IAEA report on Iran’s PMD ‘commendable’

TEHRAN, Dec. 14 (MNA) – Former deputy director general of the International Atomic Energy Agency and head of its Department of Safeguards has told Mehr News the IAEA has been facing ‘difficulties and constraints’ in preparing report.

Olly Hainon responded, through an email interview, to some questions by Javad Heirannia, of Mehr News International Service. His assessment of the overall picture of the PMD case, the IAEA’s allegations of past concerns about Iran’s program, and a host of other issues are all covered in Hainonen’s ideas:

What is your assessment about the new IAEA report on Iran’ PMD?

The IAEA report, “Final Assessment on Past and Present Outstanding Issues Regarding Iran’s Nuclear Programme,” examines long outstanding concerns about the possible military dimensions (PMDs) of Iran’s nuclear program. Given the reporting time constraint stipulated by the Joint Comprehensive Plan of Action (JCPOA) and limited cooperation provided by Iran on the full range of the Agency’s concerns, the IAEA has done a commendable job in its report.

 

Do you think according to Yukiya Amano's report, member states of the agency's Board of Governors will vote on closing the PMD file in a session on December 15?

The IAEA report notes that the Agency has not seen any indications that Iran has diverted declared nuclear material for military-related activities. That is good news. Yet it’s unlikely that Iran would divert material from declared facilities. Instead, Tehran would likely use undeclared facilities and materials for such activities. Until the IAEA reaches a broader conclusion that Iran’s nuclear program is peaceful and accounted for, it can’t verify with high confidence that no undeclared activities exist – a certification that is likely many years away. This uncertainty, coupled with the fact that under the JCPOA Iran is permitted to maintain a substantial uranium-enrichment capacity, means that the IAEA will face a significant challenge as it implements its ongoing verification procedures.

 

Iran has emphasized on closing the PMD for implementing the JCPOA. Do you think that JCPOA will be implemented?

The questions regarding Iran’s nuclear activities remain outstanding. Given the history, extent, and scope of Iran’s nuclear program, it is highly unlikely that this report is the last word on understanding the extent of Iran’s possible nuclear weapons related work. Instead, the IAEA would continue its verification procedures as part of its efforts to reach a broader conclusion.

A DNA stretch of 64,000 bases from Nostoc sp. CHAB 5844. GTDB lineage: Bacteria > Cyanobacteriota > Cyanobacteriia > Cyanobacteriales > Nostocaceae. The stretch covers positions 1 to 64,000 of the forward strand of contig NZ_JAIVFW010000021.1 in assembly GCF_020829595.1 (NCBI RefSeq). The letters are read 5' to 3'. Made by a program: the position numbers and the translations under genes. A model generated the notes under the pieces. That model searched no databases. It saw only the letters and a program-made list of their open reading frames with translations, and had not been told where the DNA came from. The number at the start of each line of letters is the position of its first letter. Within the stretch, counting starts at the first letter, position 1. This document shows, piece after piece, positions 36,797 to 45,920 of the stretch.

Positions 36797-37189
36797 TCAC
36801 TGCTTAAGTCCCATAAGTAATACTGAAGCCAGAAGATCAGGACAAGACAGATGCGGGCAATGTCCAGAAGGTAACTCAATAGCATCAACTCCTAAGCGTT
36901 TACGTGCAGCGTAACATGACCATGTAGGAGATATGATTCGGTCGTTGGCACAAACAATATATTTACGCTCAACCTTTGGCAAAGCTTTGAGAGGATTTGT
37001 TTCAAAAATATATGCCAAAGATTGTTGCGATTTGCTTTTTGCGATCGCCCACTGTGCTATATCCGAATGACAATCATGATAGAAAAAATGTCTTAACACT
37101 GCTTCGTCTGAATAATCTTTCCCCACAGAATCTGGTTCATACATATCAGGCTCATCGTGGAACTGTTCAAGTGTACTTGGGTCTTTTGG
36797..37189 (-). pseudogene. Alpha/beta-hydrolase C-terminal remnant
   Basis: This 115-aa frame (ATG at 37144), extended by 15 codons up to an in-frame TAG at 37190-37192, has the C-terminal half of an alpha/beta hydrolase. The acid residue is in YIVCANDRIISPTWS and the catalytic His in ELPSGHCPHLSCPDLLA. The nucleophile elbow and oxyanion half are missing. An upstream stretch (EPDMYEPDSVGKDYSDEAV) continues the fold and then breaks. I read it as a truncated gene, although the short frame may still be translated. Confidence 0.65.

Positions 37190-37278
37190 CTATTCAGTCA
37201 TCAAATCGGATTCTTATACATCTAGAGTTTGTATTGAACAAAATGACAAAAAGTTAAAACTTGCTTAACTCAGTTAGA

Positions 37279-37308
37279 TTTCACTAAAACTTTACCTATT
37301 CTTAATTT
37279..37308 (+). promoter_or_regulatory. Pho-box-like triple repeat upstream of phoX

In the light of the above, the JCPOA’s verification and monitoring procedures need to be reinforced. The 5+1 needs to take additional action before the IAEA confirms that Iran has met its nuclear obligations, triggering sanctions relief set to come on “Implementation Day” (likely in mid-2016). When the new report is brought before the IAEA’s Board of Governors on December 15, it should adopt a resolution based on the following:

  1. The detection of undeclared nuclear material and activities requires a credible baseline for monitoring and verification. The 5+1 and IAEA should therefore request a complete declaration from Iran of all of its past and present nuclear activities.
  2. The IAEA needs to provide assurances, with high confidence, that all weapons-related activities have been terminated. The Agency must consequently have direct access to all relevant people and sites.
  3. The environmental sampling process at Parchin served as a poor precedent for investigations at other locations, including military-related sites. Any future sampling and investigations, in Iran and elsewhere, must be done in-situ by IAEA inspectors and experts.

 

Olli Heinonen is the former deputy director general of the International Atomic Energy Agency and served as the head of its Department of Safeguards. He is currently a Senior Fellow at the Harvard Kennedy School of Government’s Belfer Center for Science and International Affairs and a member of the Iran Task Force, an independent, non-partisan group of former government officials and nuclear, legal, and sanctions experts.

 

Interview by: Javad Heirannia

 

News Code 112714

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